This story is about the lives of two women, Shelli Kahana and Rona Lubliner, childhood friends, who grew up in Israel. It covers a long span of time and will sometimes go back and forth. It is told from one point of view in the first person for one of the protagonists and in the third for the other. An incident happens that affects both women deeply. It takes place in Israel and California.
Shelli is independent and does her own thing, not caring what others think. She has a love/hate relationship with her best friend, Rona, and often envies her. Shelli also has an attraction to Rona’s mother, Eva. Eva represented a facet of motherhood that her own mother didn’t have. Shelli spends her time reading books on the holocaust, searching for answers as to why people didn’t escape when the first signs were released. However, I feel the story lacks a bit of Shelli’s development. I would have liked to know more about her.
Rona loves to argue Israeli politics with her friends. She married young to her high school sweetheart and now lives a lavish life. At the same time, she is frugal when buying certain things. She often thinks of Shelli, sometimes with regret. She uses food as a comfort. In her youth, she studied piano and still plays to this day. Her social network consists of a group of her childhood friends.
There are several other pov’s which I found to be a distraction in the story. These are supporting characters.
There are graphic scenes in the book because there is a war going on in Israel. This is a bit frightening. The reader is informed about the reality of what is going on over in the middle east, the fear the people hold on a daily basis, not knowing whether they or a loved one will get killed in a bombing. I found myself shivering in one scene.
There is plenty of sex in the book. Beware, there is a reference to straight sex in the book and a few choice words are used.
This book is moderately paced with good descriptions. The story is medium length and will take you a few hours to read. Enjoy.
Here is an excerpt:
“Why would you care if I live or die?” Gila’s voice carries a magnitude of venom Rona hasn’t heard before. “You only care about that stupid piano.”
Gila’s accusation resonates, striking an old chord, one of Rona’s repressed memories she’s never dealt with. Many years ago she’d opened the door to her own childhood room, her little sanctuary with the posters of the Beatles, the macramé and the colorful cushions on which she and her friends sat and straightened their hair in a long process called abuageila. They had celebrated their own mini Woodstock festival only the day before. But on that day she caught Eva sitting on her bed, something resting in her lap. Wagner. She’s found my Wagner, Rona cried out inside.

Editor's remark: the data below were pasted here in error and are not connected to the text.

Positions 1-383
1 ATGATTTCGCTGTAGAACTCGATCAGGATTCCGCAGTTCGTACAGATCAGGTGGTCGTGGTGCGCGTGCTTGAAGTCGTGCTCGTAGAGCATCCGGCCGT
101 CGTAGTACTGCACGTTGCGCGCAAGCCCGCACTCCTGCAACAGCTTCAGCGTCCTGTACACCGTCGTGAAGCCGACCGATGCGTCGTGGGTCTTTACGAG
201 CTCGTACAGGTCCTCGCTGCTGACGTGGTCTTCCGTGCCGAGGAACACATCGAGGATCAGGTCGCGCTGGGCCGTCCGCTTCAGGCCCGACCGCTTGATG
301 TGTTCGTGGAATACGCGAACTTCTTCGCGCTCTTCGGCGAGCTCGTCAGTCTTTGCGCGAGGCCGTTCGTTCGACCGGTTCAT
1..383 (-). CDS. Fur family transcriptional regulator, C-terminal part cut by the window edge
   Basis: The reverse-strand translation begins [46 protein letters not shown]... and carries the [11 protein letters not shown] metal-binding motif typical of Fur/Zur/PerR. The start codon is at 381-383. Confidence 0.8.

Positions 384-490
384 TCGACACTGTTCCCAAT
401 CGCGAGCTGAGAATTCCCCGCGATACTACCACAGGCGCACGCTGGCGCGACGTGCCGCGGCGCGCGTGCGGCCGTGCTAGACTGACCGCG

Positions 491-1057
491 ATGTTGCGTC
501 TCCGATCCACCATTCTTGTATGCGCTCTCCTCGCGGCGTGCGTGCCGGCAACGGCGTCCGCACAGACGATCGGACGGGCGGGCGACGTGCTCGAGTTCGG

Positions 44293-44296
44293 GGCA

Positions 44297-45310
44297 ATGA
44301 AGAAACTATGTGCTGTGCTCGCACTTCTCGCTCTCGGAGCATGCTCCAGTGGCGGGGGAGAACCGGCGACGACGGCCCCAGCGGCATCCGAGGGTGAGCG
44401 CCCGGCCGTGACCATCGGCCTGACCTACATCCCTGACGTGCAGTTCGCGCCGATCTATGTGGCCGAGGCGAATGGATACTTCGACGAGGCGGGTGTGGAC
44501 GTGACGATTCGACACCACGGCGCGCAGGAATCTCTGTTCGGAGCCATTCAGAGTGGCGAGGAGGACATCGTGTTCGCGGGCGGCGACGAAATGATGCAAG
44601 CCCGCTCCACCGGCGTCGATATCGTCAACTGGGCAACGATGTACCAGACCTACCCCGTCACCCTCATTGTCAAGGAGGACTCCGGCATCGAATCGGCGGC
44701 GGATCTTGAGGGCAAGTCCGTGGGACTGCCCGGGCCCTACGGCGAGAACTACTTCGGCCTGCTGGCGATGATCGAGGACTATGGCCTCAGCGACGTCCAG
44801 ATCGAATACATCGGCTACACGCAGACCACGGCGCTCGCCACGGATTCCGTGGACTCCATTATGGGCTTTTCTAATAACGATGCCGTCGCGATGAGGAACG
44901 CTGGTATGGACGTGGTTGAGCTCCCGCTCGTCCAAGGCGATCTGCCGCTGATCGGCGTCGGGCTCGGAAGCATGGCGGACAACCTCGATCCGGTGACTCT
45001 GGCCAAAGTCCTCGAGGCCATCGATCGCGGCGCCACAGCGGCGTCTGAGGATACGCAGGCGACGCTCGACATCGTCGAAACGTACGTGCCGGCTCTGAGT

But it had been worse than Wagner.
Rona’s diary was open in Eva’s lap, and Eva was rocking back and forth, silently crying. Eva never cried, or, for that matter, did anything silently.
“What did you read?” Rona had asked, more angry than concerned.
“I could take the Nazis,” Eva said, pushing herself up with some difficulty into a standing position. “But this, from you?”
Rona still has that diary. Moisture had glued those two pages together and she can’t, won’t, pry them open. Some memories are better left unremembered. What she does recall is the cruelty of her spoken words, as if the written ones hadn’t caused enough pain.
“I see,” Rona had said, “that your Hebrew is good enough to read what you shouldn’t.”
Why had her mother gone there in the first place? And why had she, Rona, invaded Gila’s territory? She wasn’t looking for drugs, but rather for secrets Gila was keeping from her. And she’d found both drugs and secrets.
“Sliha,” Rona says, the ambiguous Hebrew word that could mean get out of my way but in this particular context means forgive me.
As she had never apologized to her mother, Rona now apologizes to her daughter for her own intrusion. She leaves Gila’s room––ten times larger than her own childhood sanctuary, and decorated lavishly in lavender and blues, not a macramé shade in sight––knowing this will be forever Gila’s private moment of maternal betrayal, a landmark in her young life. A touchstone for the future.
Thank you for stopping by today. Be sure to visit next time when I’ll be presenting something new.
Until Next Time,
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